Lets start with a key question: How good are people at figuring out how much they need for their retirement?
Based on the evidence presented earlier in this series, it appears the answer is "not very good." Why is this? As I have discussed in my CFA curriculum readings, in large measure the retirement-savings problem is tied to the idea of "bounded rationality." This means that people have trouble estimating complex math problems--in this case they have trouble estimating retirement needs. To do so, one needs to be good at estimating an entire lifetime of work earnings, the aftertax returns on their investments, their health status, and their lifespan--all of which are uncertain to be sure. My friend Annamaria Lusardi's empirical research demonstrates that individuals are not particularly good at the retirement savings problem. She has demonstrated that there are not many workers out there who are able to plan effectively for their retirement.
So what is the main behavioral bias at work here? The explanation is simple: a lack of willpower or what I call self-control bias. The technical description of self-control bias is best understood in the context of the life-cycle hypothesis, which describes a well-defined link between the savings and consumption tendencies of individuals, and those individuals' stages of progress from childhood through years of work participation and finally into retirement.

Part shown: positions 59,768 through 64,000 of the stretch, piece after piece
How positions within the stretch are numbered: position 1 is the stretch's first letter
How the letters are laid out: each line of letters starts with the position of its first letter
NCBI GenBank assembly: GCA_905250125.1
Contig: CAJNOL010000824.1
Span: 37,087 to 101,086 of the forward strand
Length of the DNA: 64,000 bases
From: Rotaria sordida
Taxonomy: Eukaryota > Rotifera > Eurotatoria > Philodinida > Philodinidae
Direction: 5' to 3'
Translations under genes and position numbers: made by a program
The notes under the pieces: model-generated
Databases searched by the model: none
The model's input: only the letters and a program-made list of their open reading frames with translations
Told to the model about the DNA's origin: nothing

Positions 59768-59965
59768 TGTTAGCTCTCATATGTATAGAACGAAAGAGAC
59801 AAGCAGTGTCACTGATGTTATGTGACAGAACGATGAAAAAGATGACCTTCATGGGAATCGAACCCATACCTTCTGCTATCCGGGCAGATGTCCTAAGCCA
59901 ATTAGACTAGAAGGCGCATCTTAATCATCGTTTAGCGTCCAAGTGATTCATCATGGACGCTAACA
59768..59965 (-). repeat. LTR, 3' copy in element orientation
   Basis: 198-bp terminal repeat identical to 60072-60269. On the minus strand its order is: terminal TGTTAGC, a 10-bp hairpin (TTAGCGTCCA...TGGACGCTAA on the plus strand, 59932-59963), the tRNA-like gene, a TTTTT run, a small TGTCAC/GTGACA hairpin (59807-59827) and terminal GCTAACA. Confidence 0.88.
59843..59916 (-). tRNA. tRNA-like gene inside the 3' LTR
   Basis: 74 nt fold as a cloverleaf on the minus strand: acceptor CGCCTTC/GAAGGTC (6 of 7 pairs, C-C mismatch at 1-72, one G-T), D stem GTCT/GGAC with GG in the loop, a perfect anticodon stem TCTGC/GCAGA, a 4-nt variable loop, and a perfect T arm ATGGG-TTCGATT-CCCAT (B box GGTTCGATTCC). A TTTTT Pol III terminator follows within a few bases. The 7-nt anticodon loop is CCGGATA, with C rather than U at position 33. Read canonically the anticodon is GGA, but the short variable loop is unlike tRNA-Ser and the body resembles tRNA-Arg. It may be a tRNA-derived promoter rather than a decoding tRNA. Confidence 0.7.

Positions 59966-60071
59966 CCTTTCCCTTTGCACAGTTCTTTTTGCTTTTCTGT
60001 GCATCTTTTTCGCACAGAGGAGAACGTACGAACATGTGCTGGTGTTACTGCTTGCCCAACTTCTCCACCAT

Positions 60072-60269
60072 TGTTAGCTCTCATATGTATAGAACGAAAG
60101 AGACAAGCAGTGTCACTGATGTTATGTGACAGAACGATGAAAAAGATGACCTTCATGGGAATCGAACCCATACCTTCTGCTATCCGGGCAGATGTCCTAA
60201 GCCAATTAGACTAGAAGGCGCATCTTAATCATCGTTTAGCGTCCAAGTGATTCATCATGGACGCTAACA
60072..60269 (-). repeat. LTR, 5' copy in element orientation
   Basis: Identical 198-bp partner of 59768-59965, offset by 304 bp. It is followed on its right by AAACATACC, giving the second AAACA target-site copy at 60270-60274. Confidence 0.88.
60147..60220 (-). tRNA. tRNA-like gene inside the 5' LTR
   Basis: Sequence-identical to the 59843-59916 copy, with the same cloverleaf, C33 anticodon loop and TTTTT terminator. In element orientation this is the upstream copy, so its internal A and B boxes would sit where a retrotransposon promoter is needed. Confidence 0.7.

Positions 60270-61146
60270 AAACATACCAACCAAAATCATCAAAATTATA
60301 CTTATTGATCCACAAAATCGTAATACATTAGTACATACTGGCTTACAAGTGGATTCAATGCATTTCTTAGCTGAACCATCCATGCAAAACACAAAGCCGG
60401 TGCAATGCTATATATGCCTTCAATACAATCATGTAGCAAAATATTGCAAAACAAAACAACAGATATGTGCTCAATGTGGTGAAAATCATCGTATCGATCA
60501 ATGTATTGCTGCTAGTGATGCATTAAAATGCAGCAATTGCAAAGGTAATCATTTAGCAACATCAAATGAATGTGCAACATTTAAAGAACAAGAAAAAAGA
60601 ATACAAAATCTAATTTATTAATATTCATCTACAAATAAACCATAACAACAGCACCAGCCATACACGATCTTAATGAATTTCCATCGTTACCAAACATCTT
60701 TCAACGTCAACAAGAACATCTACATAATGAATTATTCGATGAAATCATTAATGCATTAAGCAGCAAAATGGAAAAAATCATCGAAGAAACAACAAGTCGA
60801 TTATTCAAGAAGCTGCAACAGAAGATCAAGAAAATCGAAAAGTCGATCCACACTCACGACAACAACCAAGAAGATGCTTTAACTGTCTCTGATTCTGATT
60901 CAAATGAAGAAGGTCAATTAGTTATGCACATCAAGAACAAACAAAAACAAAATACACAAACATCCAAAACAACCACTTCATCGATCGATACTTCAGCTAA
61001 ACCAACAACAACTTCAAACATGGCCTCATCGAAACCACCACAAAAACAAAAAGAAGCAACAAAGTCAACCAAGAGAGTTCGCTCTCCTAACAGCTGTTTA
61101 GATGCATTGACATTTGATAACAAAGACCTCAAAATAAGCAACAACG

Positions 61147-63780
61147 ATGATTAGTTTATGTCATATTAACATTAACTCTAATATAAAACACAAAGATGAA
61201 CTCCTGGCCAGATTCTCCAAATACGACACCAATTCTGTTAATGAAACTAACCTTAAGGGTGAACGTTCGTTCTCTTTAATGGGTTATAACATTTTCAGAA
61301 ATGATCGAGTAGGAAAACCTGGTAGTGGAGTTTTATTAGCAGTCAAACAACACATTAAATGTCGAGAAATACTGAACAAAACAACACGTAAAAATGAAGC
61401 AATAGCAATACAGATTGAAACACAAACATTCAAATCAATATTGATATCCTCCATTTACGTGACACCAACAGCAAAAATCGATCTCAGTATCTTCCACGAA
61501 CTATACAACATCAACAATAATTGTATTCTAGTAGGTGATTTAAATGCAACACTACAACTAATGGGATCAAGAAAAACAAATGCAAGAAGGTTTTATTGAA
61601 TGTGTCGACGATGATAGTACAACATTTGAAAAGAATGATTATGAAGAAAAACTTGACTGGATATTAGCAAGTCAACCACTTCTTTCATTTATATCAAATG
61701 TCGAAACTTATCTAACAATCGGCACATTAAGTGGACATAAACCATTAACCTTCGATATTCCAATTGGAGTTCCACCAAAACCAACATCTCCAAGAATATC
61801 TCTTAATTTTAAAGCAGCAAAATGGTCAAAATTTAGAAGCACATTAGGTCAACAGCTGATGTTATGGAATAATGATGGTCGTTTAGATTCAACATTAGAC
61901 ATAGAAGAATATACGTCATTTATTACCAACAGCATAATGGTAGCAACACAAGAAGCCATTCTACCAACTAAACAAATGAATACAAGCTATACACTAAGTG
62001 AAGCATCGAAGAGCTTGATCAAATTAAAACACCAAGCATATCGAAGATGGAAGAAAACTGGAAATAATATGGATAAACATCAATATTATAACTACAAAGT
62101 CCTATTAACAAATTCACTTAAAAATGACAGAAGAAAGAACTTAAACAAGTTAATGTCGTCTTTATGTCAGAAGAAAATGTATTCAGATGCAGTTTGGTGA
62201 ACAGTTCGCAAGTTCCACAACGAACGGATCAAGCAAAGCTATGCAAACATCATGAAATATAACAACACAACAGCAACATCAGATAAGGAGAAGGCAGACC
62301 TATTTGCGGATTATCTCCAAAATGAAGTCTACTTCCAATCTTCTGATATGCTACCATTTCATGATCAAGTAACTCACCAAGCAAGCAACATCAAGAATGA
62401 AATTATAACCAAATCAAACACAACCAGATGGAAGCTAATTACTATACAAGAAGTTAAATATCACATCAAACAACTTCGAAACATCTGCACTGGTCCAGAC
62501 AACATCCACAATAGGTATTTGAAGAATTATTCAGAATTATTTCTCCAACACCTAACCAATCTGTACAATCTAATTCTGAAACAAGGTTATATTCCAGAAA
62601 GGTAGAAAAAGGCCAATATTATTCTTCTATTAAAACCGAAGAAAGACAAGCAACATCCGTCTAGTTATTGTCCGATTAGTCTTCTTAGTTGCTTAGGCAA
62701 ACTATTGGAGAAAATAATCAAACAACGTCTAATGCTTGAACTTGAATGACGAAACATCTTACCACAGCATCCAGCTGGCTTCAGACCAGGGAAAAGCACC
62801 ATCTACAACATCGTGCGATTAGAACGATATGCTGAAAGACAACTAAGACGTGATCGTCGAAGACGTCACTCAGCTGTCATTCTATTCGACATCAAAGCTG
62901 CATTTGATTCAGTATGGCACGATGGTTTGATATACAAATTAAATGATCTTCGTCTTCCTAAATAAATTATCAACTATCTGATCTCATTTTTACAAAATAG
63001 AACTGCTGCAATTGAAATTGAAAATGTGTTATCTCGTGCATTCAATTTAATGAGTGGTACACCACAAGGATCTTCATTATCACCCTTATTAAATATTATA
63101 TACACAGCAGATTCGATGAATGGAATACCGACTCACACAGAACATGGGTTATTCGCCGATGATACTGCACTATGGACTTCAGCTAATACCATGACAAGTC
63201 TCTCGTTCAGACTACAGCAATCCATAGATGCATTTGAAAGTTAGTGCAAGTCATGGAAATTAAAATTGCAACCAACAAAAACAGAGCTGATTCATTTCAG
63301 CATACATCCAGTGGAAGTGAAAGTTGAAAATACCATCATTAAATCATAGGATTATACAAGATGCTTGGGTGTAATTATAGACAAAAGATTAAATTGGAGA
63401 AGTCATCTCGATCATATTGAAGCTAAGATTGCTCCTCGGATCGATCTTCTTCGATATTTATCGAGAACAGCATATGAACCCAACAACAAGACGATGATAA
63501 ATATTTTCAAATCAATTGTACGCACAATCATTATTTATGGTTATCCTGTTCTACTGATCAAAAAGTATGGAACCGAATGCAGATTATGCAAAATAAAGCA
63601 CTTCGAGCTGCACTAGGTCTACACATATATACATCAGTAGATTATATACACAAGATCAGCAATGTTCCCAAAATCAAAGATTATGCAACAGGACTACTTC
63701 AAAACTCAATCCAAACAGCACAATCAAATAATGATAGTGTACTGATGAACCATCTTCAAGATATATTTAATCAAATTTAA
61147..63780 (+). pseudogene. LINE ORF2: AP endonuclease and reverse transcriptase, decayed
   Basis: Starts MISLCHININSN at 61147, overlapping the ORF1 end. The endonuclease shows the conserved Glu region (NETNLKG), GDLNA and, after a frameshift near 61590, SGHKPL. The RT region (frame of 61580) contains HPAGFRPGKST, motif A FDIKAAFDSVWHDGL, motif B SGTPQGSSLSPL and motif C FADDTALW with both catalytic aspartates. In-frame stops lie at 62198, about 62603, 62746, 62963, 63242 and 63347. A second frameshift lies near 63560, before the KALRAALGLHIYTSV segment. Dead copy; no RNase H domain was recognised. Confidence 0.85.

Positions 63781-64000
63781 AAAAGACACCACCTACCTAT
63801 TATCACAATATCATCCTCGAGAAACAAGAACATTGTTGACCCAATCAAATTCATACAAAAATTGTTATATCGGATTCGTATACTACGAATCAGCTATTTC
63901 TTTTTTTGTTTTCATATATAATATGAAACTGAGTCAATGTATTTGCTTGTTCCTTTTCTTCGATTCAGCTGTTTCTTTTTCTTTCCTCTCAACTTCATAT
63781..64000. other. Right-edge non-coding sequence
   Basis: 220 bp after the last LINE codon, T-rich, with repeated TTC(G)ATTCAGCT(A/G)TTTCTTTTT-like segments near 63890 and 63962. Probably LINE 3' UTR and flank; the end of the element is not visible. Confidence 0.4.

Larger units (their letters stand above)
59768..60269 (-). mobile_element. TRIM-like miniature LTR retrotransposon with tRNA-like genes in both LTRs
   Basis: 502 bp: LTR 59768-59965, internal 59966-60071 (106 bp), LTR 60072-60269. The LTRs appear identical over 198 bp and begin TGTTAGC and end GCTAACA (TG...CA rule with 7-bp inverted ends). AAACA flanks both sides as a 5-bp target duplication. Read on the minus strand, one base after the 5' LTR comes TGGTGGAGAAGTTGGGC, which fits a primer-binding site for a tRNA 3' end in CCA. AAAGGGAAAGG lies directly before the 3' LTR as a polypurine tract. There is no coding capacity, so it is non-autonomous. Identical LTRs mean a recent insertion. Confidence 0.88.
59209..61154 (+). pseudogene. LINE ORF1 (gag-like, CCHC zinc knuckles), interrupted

The foundation of the model is the saving decision, which directs the division of income between consumption and saving. The saving decision reflects an individual's relative preferences over present versus future consumption. Because the life-cycle hypothesis is firmly grounded in expected utility theory and assumes rational behavior, an entire lifetime's succession of optimal saving decisions can be computed given only an individual's projected household income stream vis-à-vis the utility function.
The income profile over the life cycle starts with low income during the early working years, followed by increasing income that reaches a peak prior to retirement. Income during retirement, based on assumptions regarding pensions, is then substantially lower. To make up for the lower income during retirement and to avoid a sharp drop in utility at the point of retirement, individuals will save some fraction of their income when they're still working, spending it later, during retirement.